1 contributed by Ivan Pesin
2 contributed by Ricardo Pacheco
3 contributed by John Hentosh
4 contributed by Tristan Claverie
5 contributed by Marcelo Silva

Standard input and output libraries.

We use these standard input and output libraries from Introduction to Programming: An Interdisciplinary Approach. They are part of algs4.jar.

1.5 read numbers and text from standard input
1.5 write numbers and text to standard output
1.5 draw geometric shapes in a window
1.5 create, play, and manipulate sound
2.2 generate random numbers
2.2 compute statistics
2.2 read and write 1D and 2D arrays
3.1 process one color image
3.1 read numbers and text from files and URLs
3.1 write numbers and text to files
3.1 draw geometric shapes
3.1 interactions with Draw
3.1 process color images
3.1 process grayscale images read bits from standard input write bits to standard output read bits from files and URLs write bits to files

Using the textbook libraries.

If you used our recommmended environment, you should be ready to go. Now, we'll describe how to add our textbook libraries to your Java classpath in a variety of other environments. First, download algs4.jar. Do not unjar it.

Accessing the textbook libraries.

To access the classes in algs4.jar, you will need to use import statements like the ones below:
import edu.princeton.cs.algs4.MinPQ;
import edu.princeton.cs.algs4.StdIn;

Download our test data files.

To use the data, unzip It will create a subdirectory algs4-data with all of the data files used in the textbook.


We maintain the source code in a Git repository, suitable for use with Maven or Gradle.

Maven and Gradle.

We maintain algs4.jar as a Bintray resource, for use with Maven or Gradle.

Exercise solutions.

Here is a list of solutions to selected coding exercises.

1.2.13 transaction data type
1.2.16 rational number data type
1.2.19 date data type
1.3.1 add isFull() method to stack
1.3.4 balanced parentheses
1.3.7 add peek() method to stack
1.3.10 infix-to-postfix conversion
1.3.11 evaluate a postfix expression
1.3.14 resizing array queue
1.3.37 Josephus problem
1.4.14 brute-force 4-sum
1.5.7 quick union
1.5.7 quick find
1.5.17 Erdos-Renyi simulation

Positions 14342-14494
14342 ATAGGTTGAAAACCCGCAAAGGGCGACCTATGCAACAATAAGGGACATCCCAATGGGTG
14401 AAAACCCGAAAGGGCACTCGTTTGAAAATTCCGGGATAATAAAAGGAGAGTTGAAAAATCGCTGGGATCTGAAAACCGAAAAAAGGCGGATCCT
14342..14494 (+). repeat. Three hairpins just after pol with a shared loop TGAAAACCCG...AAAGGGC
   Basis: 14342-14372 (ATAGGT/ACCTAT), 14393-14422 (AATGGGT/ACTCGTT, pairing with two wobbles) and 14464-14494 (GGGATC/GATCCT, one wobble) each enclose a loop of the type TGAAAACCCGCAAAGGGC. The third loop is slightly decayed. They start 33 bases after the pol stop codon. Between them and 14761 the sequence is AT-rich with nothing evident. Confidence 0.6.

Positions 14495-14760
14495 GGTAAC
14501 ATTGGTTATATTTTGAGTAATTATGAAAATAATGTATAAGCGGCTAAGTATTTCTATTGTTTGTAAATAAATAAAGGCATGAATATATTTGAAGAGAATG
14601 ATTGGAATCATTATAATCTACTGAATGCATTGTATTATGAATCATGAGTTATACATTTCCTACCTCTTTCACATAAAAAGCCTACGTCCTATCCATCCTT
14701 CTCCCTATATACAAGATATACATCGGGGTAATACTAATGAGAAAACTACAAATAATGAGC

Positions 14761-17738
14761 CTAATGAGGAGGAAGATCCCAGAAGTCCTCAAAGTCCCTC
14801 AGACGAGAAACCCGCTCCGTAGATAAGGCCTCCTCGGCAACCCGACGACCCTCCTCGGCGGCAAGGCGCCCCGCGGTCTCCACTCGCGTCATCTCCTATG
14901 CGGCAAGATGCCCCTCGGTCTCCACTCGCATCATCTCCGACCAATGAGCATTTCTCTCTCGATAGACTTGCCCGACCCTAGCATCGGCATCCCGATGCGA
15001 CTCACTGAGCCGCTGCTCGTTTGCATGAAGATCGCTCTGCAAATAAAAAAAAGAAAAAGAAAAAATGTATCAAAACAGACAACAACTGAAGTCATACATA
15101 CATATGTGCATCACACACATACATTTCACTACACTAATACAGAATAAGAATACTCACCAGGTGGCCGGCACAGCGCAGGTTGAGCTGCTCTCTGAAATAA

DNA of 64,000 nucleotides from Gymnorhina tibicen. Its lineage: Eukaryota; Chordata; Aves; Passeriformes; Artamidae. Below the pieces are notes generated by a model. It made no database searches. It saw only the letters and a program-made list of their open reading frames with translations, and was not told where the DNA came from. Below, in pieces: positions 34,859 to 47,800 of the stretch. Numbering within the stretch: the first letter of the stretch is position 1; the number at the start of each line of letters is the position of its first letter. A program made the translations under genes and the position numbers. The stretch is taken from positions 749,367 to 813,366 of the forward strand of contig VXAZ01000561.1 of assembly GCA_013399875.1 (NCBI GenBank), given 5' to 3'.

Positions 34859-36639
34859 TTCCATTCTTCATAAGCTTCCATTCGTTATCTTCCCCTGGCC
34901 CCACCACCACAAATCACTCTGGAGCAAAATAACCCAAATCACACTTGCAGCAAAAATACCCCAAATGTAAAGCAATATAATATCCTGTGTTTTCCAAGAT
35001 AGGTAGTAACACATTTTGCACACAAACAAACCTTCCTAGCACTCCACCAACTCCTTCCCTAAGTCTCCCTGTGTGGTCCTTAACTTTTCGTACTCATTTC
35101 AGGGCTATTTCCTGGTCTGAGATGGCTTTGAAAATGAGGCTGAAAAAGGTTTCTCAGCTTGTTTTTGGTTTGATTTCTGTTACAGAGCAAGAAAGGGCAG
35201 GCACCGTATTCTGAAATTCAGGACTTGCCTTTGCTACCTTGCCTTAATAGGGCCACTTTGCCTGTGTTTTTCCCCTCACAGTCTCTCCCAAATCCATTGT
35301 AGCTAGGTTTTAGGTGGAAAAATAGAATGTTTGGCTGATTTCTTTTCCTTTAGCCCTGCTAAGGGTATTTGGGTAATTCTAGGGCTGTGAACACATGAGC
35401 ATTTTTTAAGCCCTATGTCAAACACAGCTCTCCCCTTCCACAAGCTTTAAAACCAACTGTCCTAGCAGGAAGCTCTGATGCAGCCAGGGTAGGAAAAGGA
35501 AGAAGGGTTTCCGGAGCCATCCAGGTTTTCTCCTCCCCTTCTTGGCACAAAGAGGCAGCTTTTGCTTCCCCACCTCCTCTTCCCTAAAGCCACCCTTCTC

2.1.1 trace of selection sort
2.1.4 trace of insertion sort
2.1.9 trace of shellsort
2.1.21 add natural order to Transaction
2.1.22 sort transactions
2.1.23 insertion sort with sentinel
2.1.24 insertion sort with half exchanges
2.2.2 mergesort trace
2.2.3 bottom-up mergesort trace
2.2.9 mergesort without static array
2.2.11 improved mergesort
2.2.19 count number of inversions
2.2.20 index sort
2.3.1 partition trace
2.3.2 quicksort trace
2.3.5 sort array with 2 distinct keys
2.3.12 3-way quicksort trace
2.3.16 best-case for quicksort
2.3.22 Bentley-McIlroy 3-way quicksort
2.4.3 ordered array priority queue
2.4.3 unordered array priority queue
2.4.15 check if an array is heap-ordered
2.4.25 find a^3 + b^3 = c^3 + d^3
2.4.33 index priority queue
2.5.8 count word frequencies
2.5.12 shortest processing time first rule
2.5.13 longest processing time first rule
2.5.14 sort by reverse domain name
2.5.16 2003 California gubernatorial election order
2.5.19 Kendall Tau distance
2.5.24 stable priority queue
2.5.25 point comparators
2.5.27 index sort
2.5.28 sort files by name
3.1.1 compute GPA
3.1.2 unordered-array symbol table
3.1.5 add size(), delete(), and keys()
3.1.16 add delete()
3.1.17 add floor()
3.1.29 test client
3.1.30 check internal invariants
3.2.6 add height() method
3.2.10 test client
3.2.13 nonrecursive BST
3.2.25 perfectly balanced BST
3.2.32 order check
3.2.33 rank/select check
4.1.3 add copy constructor
4.1.13 add distTo() method
4.1.23 histogram of Bacon numbers
4.1.26 degrees of separation with DFS
4.1.27 memory of Graph data type
4.1.36 find bridges
4.2.3 add copy constructor
4.2.21 memory of Digraph data type
4.2.23 directed Eulerian cycle
4.2.31 queue-based topologial sort
4.2.39 web crawler
4.3.9 edge-weighted graph constructor
4.3.11 memory of edge-weighted graph
4.3.17 add toString() to EdgeWeightedGraph
4.3.21 add edges() to PrimMST
4.3.22 minimum spanning forest
4.3.22 minimum spanning forest
4.3.33 MST certification
4.3.43 Boruvka's algorithm
4.4.2 add toString() method
4.4.11 memory of EdgeWeightedDigraph data type
4.4.12 topological sort in edge-weighted digraphs
4.4.12 directed cycle in edge-weighted digraphs
4.4.28 longest paths in DAGs
4.4.35 lazy implementation of Dijkstra

Q + A

Q. What is the easiest way to execute the main() method in classes that are contained in algs4.jar?

A. If you used our autoinstaller, you can execute with a command like

% java-algs4 edu.princeton.cs.algs4.StdDraw

Q. Can I use algs4.jar in my project?

A. The library algs4.jar is released under the GNU General Public License, version 3 (GPLv3). If you wish to license the code under different terms, please contact us to discuss.

Q. There are some classic algorithms missing from your library. Can I help you add more?

A. Here are a few algorithms on our wishlist. If you wish to implement any of these and contribute to algs4.jar, send us an email and we'd be happy to include your code with an appropriate attribution. Be sure to thoroughly test and comment your code; strive for clarity; and use a style consistent with the other programs in the library.